Just down the road is the Hyatt Regency Mainz, which is a tangible example of the trend to retain and restore, rather than destroy, old buildings. Situated right on the busy Rhine River, the Hyatt’s unique architectural design incorporates the historic 19th-century Fort Malakoff. It is unification of old and new that works impeccably.
Precisely the same applies in Munich at the Sofitel Munich Bayerpost – yet another example of the Bavarian inclination to modernise while respecting tradition. This heritage-listed property once functioned as the post office. Instead of trashing it, the building has been converted into a contemporary hotel drenched in purple and golden hues.
There are many modern buildings in Germany where sustainability is coming to the fore too. Take, for instance, the work of Munich-based Haack & Höpfner Architects – which has invented a remarkable small, modular house measuring just 2,6 m². The company is also currently designing a zero emission church and a low-energy office development.
According to Lydia Haack and John Höpfner, the sustainability of both these projects is based on the energy of the groundwater used for heating and cooling. “We have used photovoltaic tubes on the roof for pumps, heat exchangers and general electricity provision. We have developed special multi-layered window systems, and we have selected environmentally neutral building materials,” the duo tells SHEQ MANAGEMENT.
Just down the road in Munich is the Hotel Campo Dei Fiori, a so-called “zero energy hotel” that opened its doors at the end of September 2011. Its location is prime – on Utzschneiderstraße, right next to the Viktualienmarkt (a quaint market in the city centre which attracts tourists and serious food lovers alike). But what really makes it special is that the hotel was designed in such a way as to allow the entire energy consumption for heating, cooling and water-warming to be self-generated by renewable energy. The energy efficiency of the building is thanks to an integration of concepts, which includes optimum insulation, triple-glazed windows, a solar-panelled roof and energy storage units.
The hotel has a number of other fascinating features, such as “steam wellness showers” (which use little water) and steam cleaners in each room (again, they don’t use a lot of water or aggressive chemicals). Even the wood came from sustainably managed (and accordingly certified) forests.
But I have to tell you that the piece de resistance in this hotel was the beds. They are filled with eight to 13 litres of vegetable oil in order to take on the shape of one’s back and hips. The bed can also be adjusted ad infinitum.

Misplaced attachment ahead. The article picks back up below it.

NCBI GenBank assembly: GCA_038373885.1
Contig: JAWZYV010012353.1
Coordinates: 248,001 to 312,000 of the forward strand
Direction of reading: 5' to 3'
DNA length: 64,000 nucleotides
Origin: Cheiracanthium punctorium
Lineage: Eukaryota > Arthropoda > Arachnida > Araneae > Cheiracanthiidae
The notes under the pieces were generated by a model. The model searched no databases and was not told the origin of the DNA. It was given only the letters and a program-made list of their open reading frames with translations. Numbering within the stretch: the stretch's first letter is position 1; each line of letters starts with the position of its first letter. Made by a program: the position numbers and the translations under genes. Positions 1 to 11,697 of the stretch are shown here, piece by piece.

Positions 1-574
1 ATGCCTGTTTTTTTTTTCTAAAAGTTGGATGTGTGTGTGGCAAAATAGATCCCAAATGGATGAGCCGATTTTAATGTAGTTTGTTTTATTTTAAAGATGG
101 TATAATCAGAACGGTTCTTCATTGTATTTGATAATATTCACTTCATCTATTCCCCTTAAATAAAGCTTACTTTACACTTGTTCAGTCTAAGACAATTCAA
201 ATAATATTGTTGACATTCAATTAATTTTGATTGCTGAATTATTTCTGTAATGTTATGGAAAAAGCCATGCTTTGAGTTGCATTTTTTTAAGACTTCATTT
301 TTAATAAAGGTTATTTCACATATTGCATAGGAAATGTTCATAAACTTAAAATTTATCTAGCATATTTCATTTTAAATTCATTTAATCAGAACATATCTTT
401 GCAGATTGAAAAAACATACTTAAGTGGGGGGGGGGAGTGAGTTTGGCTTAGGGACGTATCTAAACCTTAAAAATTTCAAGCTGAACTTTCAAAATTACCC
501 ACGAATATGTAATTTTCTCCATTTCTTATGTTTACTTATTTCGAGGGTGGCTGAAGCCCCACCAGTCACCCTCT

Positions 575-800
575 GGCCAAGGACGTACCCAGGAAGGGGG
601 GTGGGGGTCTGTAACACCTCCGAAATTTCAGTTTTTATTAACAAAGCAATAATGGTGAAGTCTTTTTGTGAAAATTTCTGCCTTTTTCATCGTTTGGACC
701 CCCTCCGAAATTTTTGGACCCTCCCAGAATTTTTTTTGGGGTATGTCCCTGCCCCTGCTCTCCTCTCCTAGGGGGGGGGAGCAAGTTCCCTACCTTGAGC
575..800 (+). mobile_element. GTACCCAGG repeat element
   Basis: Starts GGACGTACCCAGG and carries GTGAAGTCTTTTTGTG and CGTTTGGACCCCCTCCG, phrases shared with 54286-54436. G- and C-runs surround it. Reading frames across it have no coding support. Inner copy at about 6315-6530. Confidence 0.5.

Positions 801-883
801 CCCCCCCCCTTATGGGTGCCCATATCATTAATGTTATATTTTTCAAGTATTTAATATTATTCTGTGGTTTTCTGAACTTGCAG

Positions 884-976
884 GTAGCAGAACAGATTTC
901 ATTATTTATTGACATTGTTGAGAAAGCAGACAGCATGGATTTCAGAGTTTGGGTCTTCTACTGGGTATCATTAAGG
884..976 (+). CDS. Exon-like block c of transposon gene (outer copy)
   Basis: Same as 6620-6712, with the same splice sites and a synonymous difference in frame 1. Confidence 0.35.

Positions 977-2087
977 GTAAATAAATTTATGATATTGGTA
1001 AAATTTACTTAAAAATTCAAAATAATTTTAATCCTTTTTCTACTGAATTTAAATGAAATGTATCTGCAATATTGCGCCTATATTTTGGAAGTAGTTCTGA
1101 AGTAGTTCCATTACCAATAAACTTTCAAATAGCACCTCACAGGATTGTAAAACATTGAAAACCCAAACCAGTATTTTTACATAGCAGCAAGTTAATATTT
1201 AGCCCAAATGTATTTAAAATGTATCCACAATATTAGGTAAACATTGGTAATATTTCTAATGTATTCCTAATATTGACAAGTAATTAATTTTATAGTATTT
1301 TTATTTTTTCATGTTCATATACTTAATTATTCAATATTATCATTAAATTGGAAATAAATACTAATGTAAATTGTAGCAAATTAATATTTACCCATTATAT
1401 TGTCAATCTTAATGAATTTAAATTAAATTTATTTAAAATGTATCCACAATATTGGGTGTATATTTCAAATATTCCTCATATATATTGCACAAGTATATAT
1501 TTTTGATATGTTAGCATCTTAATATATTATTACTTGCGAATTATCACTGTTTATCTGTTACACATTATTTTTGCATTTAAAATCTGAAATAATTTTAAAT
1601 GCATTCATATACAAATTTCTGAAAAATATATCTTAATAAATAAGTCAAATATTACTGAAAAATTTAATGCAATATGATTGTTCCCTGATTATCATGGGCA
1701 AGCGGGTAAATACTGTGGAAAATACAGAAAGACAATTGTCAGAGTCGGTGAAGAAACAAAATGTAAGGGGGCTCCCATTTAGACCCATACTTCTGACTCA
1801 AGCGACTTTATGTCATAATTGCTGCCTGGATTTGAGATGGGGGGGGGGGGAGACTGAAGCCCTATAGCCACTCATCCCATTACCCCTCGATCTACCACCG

Is it particularly green or sustainable? I doubt it. But it’s fun. And that’s also okay … just sometimes.
Wine producer goes green
Even the wine producers in Germany are committed to sustainability. One such example is the Hofgut Laubenheimer Höhe wine estate, in Mainz. Solar panels line the building’s roof, heat is generated from wood pellets and the rainwater is collected for irrigation. And, to reduce its carbon footprint even further, the company has planted 50 trees around the property.
BMW EuroStyle Tour: what’s it all about?
Once in a while, an individual comes up with a Seriously Good Idea. One such person is Lindsay Pieterse, who is manager: group lifestyle communications at the BMW Group in South Africa. About six years ago she came up with the most marvellous idea: a junket designed to educate members of the media as to the trends that shape the landscape within which the BMW Group’s brands are brought to life.
And so the annual BMW EuroStyle Tour was born – and today it is THE media trip of the year. Travelling to various parts of Europe each year (recent destinations have included England, Germany and Italy), the tour reveals insights and captivating conceptual streams into the world of design, architecture, style and popular culture – all concepts, of course, that inspire the designers within the BMW Group.
As Pieterse explains, “Style and design, together with performance and innovation, are at the very heart of the BMW Group’s creative ethos. Design is conceived and fashioned in the mind and leads to the purposeful and inventive arrangement of parts, materials and details into appealing, stylish and exciting concepts. At the BMW Group we believe that these ideas are the basis of all creativity and ultimately lead to products which are recognised the world over for their cutting-edge leadership.”
Each year, there are “green” elements to the tour. Never more so than the 2011 – which is hardly surprising, given the way the world is moving.